With the anniversary of Freddie Gray’s death and the uprising approaching, a lot of writers are set to come to town. Organizers of a festival that falls in the same calendar space believe the role of poets in shaping the social justice conversation shouldn’t be overlooked.
The CityLit Festival is set to take place this weekend, with much of the activity focused around the University of Baltimore. That’s a change from past years, when the main branch of Enoch Pratt Central Library.
Last year, the festival went on despite the many cancellations that happened after the curfew imposed following the riots. It opened with the reading of a poem about Freddie Gray by Afaa Michael Weaver, marking a milestone in the yearlong conversation about race and justice that has followed.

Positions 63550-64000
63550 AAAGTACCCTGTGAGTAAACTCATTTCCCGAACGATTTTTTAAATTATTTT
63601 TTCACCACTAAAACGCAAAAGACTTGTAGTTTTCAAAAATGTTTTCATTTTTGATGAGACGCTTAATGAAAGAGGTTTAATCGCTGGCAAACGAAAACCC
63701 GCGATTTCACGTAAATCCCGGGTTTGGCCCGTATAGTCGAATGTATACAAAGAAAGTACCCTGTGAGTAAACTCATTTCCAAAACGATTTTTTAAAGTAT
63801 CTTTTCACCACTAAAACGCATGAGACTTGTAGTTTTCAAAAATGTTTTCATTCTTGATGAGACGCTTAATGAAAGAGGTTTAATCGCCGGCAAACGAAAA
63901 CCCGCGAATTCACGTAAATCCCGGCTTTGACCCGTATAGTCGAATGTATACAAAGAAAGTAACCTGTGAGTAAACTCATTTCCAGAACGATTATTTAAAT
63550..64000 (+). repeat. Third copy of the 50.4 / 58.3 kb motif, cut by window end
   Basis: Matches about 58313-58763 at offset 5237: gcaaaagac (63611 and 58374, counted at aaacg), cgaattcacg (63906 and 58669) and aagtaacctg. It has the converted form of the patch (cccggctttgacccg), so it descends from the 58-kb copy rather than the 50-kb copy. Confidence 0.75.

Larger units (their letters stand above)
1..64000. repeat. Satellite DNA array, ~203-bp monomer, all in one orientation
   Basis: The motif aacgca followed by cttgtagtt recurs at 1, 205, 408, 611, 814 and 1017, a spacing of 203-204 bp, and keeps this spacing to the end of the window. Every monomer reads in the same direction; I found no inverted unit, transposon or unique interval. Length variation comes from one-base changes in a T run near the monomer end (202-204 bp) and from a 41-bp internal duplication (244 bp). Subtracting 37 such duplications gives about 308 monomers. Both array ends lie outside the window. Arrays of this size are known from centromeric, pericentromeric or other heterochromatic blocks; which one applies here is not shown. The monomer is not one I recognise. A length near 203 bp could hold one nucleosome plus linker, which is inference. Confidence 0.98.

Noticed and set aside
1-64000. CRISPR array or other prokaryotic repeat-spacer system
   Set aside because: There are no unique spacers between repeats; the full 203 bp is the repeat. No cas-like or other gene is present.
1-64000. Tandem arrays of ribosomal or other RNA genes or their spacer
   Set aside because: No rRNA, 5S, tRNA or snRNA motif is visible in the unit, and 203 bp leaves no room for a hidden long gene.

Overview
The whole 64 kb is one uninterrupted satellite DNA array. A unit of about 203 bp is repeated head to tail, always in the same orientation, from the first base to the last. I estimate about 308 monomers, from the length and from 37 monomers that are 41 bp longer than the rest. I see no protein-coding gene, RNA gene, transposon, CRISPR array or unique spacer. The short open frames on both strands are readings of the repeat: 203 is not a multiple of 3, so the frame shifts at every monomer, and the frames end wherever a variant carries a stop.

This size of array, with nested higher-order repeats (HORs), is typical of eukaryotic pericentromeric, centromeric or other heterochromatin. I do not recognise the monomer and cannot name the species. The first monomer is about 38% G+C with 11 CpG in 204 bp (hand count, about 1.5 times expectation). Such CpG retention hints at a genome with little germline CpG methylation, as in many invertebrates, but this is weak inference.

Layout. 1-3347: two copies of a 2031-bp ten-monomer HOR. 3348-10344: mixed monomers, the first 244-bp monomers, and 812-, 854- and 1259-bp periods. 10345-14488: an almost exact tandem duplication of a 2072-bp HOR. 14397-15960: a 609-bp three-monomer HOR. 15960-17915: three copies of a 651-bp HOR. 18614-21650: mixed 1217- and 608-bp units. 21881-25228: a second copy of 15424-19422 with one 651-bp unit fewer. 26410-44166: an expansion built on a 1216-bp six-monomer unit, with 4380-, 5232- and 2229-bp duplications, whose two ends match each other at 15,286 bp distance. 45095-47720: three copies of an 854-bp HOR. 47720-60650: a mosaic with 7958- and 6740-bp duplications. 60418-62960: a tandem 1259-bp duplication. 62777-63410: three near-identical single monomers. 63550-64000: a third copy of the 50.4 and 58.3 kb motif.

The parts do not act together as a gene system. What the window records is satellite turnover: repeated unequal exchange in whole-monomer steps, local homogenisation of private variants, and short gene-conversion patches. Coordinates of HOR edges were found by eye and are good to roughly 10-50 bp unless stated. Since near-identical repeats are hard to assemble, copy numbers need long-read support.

“I believe that poets will lead that conversation,” CityLit executive director Gregg Wilhelm told USA Today at the time.
With the festival falling during National Poetry Month, CityLit is putting verse out front once again.
In connection with the event, Claudia Rankine is set to read on April 15 at MICA, and at the Penn North branch of Enoch Pratt Free Library on April 16. E. Ethelbert Miller is also a headliner, set to speak at 4 p.m. on Saturday in the University of Baltimore Student Center. There will be plenty of prose, as well, with Paul Lisicky and Baltimore’s D. Watkins also slated to present.
Latest posts by Stephen Babcock (see all)
- Inside Johns Hopkins’ Plans to Galvanize More Student Entrepreneurs - December 19, 2017
- Baltimore’s Bike Share is Back Up and Running, With More Stations to Come - December 13, 2017
- These 14 Baltimore Entrepreneurs Turn Side Hustles into Businesses - December 8, 2017